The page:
There is another question which I think should be inquired into. That is the question of sub-division. I notice in going through the debates on this Estimate that Deputy Linehan referred to this. There was this year no increase, he pointed out, in the sub-division staff of the Land Commission.

That sub-head is the smallest item in the Vote.

I think the sub-division part of the Estimate should be the biggest as far as the staff is concerned. I think the staff should be definitely increased. This applies particularly in the section where the lands are not vested. It takes from nine months to a year or 15 months before an ordinary sub-division can be got through the Land Commission. That is not the fault of the staff or of any particular individual. It is because of the fact that there is not enough staff in that particular Department. The delay in this matter of sub-dividing has caused a great many hardships and has far-reaching ramifications. There is some little improvement in cases where the lands are vested. The matter goes through more quickly but generally it takes 18 months to two years before subdivisions are got through. There is another way in which this matter reacts very injuriously. If a man wants to build a house and borrows the money from the board of health, under the Small Dwellings Act, he finds himself in this position:—He has the house half built. He applies for his loan, but before the sub-division can be obtained the house is built. The man is pressed by the building contractor, by the builders' providers and by everybody else. In some cases the man is sued; there is a judgment mortgage against him and so his credit is injured. I think it could not be impressed strongly enough on the Minister that a great injustice has been done by this delay in sub-dividing the land. I know that the officials in the Land Commission are definitely over-worked and understaffed but until something is done by the Minister to remedy this state of things there is going to be absolute chaos throughout the country and particularly in the County Dublin, where you have so very many small sub-divisions. I know that in the course of the year hundreds of subdivisions have been held up for 18 months and more. There will be chaos amongst builders if something is not done quickly. In this connection there is another matter that is not fair. In a good many instances where application is made to the Land Commission for sub-division a condition precedent to the granting of sub-division is that if the person who is applying for the sub-division has another holding the two holdings must be consolidated. If John Brown is selling a piece of land to John Jones it is made a condition precedent that the land shall be consolidated with another holding of John Jones, if he has another holding, and put into one receivable order. I think that is rather unfair because if a man after he has purchased a piece of land wants to sell it or transfer the portion he has bought to his eldest son or daughter, he has to go through the same rigmarole again and apply for a sub-division.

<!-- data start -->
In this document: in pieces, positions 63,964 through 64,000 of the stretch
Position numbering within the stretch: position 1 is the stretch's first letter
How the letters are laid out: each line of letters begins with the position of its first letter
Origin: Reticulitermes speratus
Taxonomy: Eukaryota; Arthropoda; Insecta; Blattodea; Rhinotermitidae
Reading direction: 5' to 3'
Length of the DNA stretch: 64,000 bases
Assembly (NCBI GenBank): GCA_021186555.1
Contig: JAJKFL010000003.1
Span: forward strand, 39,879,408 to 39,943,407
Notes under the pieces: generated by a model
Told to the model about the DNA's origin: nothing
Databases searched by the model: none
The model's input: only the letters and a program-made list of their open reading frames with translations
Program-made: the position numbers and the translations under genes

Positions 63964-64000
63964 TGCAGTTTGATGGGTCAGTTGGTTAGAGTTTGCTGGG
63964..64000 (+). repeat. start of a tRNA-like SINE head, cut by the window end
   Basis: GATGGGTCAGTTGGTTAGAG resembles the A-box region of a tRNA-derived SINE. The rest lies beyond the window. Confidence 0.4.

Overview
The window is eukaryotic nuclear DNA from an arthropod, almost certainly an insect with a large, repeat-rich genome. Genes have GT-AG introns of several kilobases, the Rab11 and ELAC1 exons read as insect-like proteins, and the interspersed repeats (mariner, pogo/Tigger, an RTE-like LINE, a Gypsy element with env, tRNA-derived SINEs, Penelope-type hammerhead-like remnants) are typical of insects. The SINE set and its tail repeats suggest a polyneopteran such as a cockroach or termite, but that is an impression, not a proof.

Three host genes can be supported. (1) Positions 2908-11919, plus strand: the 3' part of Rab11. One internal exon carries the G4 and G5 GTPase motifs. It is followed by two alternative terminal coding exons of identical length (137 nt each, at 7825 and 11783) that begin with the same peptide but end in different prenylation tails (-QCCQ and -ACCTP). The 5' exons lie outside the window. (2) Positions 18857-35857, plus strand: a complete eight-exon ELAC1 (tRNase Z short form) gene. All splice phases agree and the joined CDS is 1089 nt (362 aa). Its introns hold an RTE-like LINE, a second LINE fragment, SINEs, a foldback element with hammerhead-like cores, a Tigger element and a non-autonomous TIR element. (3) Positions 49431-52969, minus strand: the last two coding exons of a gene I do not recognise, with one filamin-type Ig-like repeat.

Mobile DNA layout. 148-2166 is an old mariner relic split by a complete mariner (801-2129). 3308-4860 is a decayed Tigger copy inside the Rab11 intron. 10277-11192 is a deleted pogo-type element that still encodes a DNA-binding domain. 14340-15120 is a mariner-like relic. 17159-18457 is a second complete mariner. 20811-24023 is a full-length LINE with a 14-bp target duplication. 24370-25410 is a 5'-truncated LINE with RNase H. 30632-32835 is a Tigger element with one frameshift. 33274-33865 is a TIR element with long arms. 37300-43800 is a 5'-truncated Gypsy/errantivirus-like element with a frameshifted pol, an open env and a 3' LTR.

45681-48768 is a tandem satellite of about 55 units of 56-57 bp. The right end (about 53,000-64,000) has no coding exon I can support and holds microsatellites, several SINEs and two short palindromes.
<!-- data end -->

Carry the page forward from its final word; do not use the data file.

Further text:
A Deputy

It is good for the lawyers.

It is certainly good for the lawyers. I have no objection to the lawyers making plenty of money, but it is rather hard on the people who want to make a title. It is a great hardship particularly in small subdivisions, where it is made another condition precedent that the apportioned part of the annuities should be redeemed. There should be no case in consolidating a holding for the apportioned part of the annuities to be redeemed. In some instances this compulsory consolidation of the holdings is made a condition precedent.